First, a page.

The State of Gerontological Counseling
By 2060, it is expected that 20% of the American population will be 65 or older.
Every day in the United States, over 10,000 people turn 65 years old; by 2060, it is expected that 20% of the American population will be 65 or older. These changing demographics will continue to challenge the counseling profession, which has a long-standing yet complex history of serving the older adult population.
Interest in gerontological counseling gained particular momentum in the late 1970’s, when national projects from a range of disciplines began addressing the gap in services available to older adults. The counseling profession created new ways to address older adult mental health, including: the development of the Competencies for Gerontological Counseling, which consolidated several related domains of older adulthood, such as transitions to later life, wellness models, counselor functions and roles, and group work with aging communities; the National Certified Gerontological Counselor (NCGC) credential, an initiative created by NBCC to foster both an interest in and a commitment to working with older adults; and the approval of a CACREP specialty track, the gerontological counseling specialization.
Read more from AgeWell: A 26-Year Content Analysis of Gerontological Counseling Research
However, by 1999 the NCGC credential had been retired due to a lack of interest; by 2003, only two programs were accredited under CACREP’s GC specialty track, prompting its elimination.
Training Age-Informed Counselors
In spite of these setbacks, counseling students continue to express interest in working with older adults and focusing on age-related issues, including grief, retirement, caregiving, and intergenerational family issues. What’s more, in 2009 Thomas Foster and his researchers found that 19-35% of students surveyed expressed interest in working in settings such as a hospital geriatric unit, hospice, or even a nursing home.
Counseling students express interest in working with older adults and age-related issues, including caregiving, grief, & retirement.
AgeWell aims to fuel enthusiasm for gerontological counseling among graduate and doctoral students. Through research and practice, we have found that this begins by incorporating discussions about aging and older adulthood into the counselor education curriculum. For instance, a life span development course provides many opportunities to discuss issues such as shifting population demographics, multigenerational families, and how an aging population will impact the counseling profession. Similarly, social and cultural diversity courses are ideal environments for introducing constructs such as ageism and age privilege and connecting these conversations with the topics of diversity and intersectionality.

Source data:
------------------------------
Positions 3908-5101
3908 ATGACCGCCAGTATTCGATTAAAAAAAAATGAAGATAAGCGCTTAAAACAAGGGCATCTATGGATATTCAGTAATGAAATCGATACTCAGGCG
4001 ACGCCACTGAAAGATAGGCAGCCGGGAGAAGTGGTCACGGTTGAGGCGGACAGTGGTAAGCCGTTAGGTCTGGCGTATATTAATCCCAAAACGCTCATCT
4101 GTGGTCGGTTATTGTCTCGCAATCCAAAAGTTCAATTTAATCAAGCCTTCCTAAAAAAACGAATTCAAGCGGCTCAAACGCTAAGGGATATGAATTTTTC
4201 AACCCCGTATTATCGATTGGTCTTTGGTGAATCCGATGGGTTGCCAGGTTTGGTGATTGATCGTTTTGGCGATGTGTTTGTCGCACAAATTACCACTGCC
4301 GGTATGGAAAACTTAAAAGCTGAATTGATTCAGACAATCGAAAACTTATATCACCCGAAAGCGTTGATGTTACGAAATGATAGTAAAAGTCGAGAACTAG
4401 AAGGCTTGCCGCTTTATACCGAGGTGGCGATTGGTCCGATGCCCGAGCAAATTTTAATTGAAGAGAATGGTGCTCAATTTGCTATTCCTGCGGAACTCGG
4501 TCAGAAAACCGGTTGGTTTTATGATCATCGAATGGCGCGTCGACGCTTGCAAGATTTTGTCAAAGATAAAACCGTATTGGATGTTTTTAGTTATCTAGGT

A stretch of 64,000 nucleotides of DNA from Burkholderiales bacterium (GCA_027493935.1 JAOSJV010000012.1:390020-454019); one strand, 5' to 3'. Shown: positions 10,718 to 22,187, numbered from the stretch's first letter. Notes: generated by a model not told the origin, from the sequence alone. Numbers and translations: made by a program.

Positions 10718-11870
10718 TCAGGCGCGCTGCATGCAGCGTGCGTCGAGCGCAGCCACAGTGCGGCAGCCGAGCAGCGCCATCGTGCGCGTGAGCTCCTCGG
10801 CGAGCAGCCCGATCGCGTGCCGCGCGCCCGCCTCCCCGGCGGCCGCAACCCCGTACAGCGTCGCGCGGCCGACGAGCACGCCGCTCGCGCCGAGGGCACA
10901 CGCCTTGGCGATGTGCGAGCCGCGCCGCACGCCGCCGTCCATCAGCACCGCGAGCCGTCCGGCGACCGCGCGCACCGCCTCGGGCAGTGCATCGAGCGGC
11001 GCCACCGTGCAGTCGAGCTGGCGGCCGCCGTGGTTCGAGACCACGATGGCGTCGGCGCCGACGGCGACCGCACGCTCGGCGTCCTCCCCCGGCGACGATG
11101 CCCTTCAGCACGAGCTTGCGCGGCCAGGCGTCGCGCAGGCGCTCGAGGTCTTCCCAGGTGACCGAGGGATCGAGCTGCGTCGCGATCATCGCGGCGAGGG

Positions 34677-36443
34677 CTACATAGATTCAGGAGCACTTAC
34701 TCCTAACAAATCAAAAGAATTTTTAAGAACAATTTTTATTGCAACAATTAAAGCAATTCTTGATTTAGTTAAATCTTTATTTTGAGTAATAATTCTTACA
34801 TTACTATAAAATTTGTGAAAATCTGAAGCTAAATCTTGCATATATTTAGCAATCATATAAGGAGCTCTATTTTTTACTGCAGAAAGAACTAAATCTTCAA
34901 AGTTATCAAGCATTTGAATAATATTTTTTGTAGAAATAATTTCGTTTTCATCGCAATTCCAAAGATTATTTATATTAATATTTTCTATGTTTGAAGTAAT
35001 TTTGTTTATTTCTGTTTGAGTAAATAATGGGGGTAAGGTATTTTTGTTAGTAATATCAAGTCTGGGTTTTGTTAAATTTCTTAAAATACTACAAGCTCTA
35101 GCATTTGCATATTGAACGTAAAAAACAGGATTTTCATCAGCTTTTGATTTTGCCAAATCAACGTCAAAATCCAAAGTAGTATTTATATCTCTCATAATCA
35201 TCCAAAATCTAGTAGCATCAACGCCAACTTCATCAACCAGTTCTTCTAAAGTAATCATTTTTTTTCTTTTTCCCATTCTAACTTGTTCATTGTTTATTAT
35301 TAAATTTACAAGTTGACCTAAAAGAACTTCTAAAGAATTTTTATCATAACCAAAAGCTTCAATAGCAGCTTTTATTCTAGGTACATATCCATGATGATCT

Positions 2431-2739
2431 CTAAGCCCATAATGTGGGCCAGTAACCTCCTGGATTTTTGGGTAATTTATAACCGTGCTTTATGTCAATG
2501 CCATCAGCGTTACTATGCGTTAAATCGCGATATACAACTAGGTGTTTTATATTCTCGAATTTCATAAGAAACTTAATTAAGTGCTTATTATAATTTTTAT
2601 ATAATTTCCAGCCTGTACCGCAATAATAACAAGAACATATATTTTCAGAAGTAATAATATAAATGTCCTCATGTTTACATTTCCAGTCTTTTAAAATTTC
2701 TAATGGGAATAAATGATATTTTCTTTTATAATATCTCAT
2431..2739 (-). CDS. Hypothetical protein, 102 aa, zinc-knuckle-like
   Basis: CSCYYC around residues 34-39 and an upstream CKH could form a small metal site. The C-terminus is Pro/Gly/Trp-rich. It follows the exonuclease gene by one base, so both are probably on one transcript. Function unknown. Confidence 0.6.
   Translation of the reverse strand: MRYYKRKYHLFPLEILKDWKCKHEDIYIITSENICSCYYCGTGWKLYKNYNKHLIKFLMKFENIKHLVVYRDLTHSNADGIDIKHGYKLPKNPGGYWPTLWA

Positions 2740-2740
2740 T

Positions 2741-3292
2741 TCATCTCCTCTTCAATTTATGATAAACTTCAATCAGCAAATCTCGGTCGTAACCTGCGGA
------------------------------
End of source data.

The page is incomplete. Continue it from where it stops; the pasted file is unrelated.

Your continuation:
Read more from AgeWell: The Impact of Ageism and How Counselors Can Counteract It
Furthermore, AgeWell has helped graduate and doctoral programs create practicum and internship placements in which older clients can be served. Identifying potential site supervisors who have experience in working with older adults is an important step, as it ensures that trainees are given adequate opportunities to reflect on their own perspectives on aging, disability, advocacy, and related issues.
SPOTLIGHT PROJECT: Warm Hearth Village
In the fall of 2018, AgeWell and Virginia Tech’s Counselor Education program aimed to create a placement for graduate and doctoral students to gain practical experience delivering mental health services to older adults. They found the ideal partner in Warm Hearth Village, a senior living community in Blacksburg, Virginia, whose holistic approach to healthy aging aligned with the values of the counseling profession. Warm Hearth Village now hosts a second-year master’s intern each academic year, who provides pro bono counseling to residents while simultaneously exploring advocacy opportunities for older adult wellness.
Nick Gowen, a graduate of Virginia Tech’s Counselor Education program and the first counseling intern at Warm Hearth Village, was able to provide over 250 direct hours of counseling to residents and over 600 total hours of mental health–related training focused on older adults and intergenerational issues.
“My internship experience wasn’t just a way to check off boxes for graduation,” Gowen said. “It was the catalyst for finding my calling.” After completing his internship in a senior living community, Gowen now plans to dedicate his professional life to serving older adults and advocating for mental health access in older adulthood.
“If gerontological counseling hadn’t been my focus in my internship—not to mention a regular topic in the classroom—I doubt I would have found my perfect professional fit,” Gowen said. “Incorporating gerontological issues and real-world counseling into my education awakened me to who I want to serve as a counselor.”